Iv-D Semantic Panoramic Visual Odometry

Fig. 10: Velocity curves produced by the panoramic visual odometry with/without using semantics predicted by our DS-PASS system. Note that the odometry based on PALVO [chen2019palvo] is scale-invariant.

In order to investigate the benefit of the predicted panoramic semantics for upper-level navigational tasks, we leverage a state-of-the-art visual odometry algorithm PALVO [chen2019palvo] that has achieved excellent robustness against rapid motions and dynamic scene elements. Based on PALVO, we build a semantic panoramic visual odometry system. First, the SwaftNet-predicted 360 semantics for the unfolded panoramas (Fig. (d)d) are projected/folded back to the raw annular image as shown in Fig. (e)e. Second, the semantic maps are fed to the odometry jointly with the raw panoramas (Fig. (a)a).

More specifically, the semantic information are used to determine the key points. Only the matched points with consistent semantic labels across frames are leveraged to compute the 6-DoF pose, otherwise they will be regarded as outliers which will not be involved for pose estimation. As shown in Fig. (b)b, finally the trajectory (more than 50m) produced by the semantic PALVO system is smoother than that of the original PALVO. As the mobile robot moves at a steady speed, the velocity would not change drastically. This is supported by the velocity curves visualized in Fig. 10, as the standard deviations of velocity estimated by semantic PALVO are smaller in both directions.

Overall, the higher-level robustness of the semantic panoramic visual odometry system is attributed to two factors: the large FoV to robustify against swift motion and dynamic real-world scenarios; and the panoramic semantics to reduce the drift and smooth the trajectory. Moreover, we find that the semantic PALVO system working with the baseline network frequently leads to failure, which is due to the less accurate and detail-lost semantic maps, such that the inlier points are often too sparse to accurately estimate the pose and successfully track across frames. In this sense, the superiority of the proposed DS-PASS system with SwaftNet is further validated by deploying with the state-of-the-art PALVO algorithm.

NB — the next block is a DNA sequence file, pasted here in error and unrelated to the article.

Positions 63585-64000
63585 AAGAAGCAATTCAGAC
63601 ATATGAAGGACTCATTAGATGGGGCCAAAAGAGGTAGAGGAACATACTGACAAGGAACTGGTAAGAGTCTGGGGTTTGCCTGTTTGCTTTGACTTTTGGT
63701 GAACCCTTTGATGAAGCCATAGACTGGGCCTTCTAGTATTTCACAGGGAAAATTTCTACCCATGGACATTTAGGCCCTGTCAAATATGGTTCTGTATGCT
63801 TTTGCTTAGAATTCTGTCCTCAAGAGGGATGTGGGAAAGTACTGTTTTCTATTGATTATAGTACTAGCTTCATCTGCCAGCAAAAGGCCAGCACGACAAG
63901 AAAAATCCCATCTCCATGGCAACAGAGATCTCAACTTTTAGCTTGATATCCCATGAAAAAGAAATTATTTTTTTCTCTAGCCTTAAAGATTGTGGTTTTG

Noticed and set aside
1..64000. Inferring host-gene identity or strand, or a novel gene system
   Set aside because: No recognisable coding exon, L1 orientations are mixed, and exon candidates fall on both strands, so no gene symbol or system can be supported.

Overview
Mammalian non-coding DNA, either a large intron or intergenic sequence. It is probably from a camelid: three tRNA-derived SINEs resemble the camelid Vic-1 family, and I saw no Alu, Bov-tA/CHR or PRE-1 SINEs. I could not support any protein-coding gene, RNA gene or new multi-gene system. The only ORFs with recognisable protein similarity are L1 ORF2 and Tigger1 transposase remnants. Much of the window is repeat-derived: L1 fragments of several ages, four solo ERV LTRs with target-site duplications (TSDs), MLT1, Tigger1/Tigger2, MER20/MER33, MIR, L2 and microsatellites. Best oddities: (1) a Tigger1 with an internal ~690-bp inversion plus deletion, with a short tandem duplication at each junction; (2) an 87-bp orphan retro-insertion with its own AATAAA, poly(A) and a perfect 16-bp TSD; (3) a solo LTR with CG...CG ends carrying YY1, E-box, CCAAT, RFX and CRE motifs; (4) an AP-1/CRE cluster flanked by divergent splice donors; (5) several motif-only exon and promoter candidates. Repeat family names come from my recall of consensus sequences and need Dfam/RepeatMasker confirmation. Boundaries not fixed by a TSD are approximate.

V Conclusions

In this paper, we propose a Detail-Sensitive Panoramic Annular Semantic Segmentation (DS-PASS) framework to perceive the surroundings. DS-PASS is presented with a general network adaptation method that enables state-of-the-art semantic segmentation network trained on perspective imaging datasets to work comfortably in panoramic imagery domain. Specifically, we put forward a real-time semantic segmentation network named SwaftNet, by blending semantically-meaningful deep layers with spatially-detailed shallow layers using lateral attentional skip-connections, to perform segmentation both swiftly and accurately.